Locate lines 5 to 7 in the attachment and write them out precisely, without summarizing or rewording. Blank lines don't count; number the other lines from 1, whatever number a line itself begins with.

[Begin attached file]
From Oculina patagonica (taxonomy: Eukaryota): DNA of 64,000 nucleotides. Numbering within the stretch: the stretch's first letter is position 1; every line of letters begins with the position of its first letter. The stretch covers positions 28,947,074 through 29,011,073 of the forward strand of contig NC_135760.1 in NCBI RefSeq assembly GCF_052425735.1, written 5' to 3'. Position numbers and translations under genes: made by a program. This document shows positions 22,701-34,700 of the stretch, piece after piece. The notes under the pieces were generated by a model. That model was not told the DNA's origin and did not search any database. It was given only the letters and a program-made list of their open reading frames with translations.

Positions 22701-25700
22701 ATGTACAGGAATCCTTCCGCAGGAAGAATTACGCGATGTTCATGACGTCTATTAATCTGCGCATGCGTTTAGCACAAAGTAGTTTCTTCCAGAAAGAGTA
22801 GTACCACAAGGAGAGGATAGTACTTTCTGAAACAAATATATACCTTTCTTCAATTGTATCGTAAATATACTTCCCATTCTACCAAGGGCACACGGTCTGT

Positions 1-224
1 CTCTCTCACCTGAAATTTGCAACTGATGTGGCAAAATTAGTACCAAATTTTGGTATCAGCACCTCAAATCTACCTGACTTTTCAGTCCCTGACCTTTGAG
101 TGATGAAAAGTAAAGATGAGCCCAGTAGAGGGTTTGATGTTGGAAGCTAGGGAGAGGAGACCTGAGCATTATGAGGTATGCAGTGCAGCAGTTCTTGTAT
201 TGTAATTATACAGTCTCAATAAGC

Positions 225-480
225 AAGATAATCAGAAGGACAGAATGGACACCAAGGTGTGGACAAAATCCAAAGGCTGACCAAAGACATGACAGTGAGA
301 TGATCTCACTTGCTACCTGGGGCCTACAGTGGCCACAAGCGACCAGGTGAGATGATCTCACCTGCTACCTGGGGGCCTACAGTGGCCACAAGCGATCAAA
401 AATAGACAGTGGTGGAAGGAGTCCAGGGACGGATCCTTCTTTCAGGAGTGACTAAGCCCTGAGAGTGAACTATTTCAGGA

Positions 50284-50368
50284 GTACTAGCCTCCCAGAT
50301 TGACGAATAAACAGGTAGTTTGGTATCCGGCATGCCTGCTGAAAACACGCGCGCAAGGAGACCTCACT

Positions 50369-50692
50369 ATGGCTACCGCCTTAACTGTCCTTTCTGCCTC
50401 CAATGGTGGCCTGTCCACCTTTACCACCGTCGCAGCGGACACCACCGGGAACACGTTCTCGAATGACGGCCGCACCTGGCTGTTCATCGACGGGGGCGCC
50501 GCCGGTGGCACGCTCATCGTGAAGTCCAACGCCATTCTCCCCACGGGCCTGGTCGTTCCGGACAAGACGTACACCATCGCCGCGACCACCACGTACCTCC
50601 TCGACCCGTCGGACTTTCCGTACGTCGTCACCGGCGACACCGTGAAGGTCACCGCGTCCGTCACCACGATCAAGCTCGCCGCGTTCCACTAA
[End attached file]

Positions 1-224
1 CTCTCTCACCTGAAATTTGCAACTGATGTGGCAAAATTAGTACCAAATTTTGGTATCAGCACCTCAAATCTACCTGACTTTTCAGTCCCTGACCTTTGAG
101 TGATGAAAAGTAAAGATGAGCCCAGTAGAGGGTTTGATGTTGGAAGCTAGGGAGAGGAGACCTGAGCATTATGAGGTATGCAGTGCAGCAGTTCTTGTAT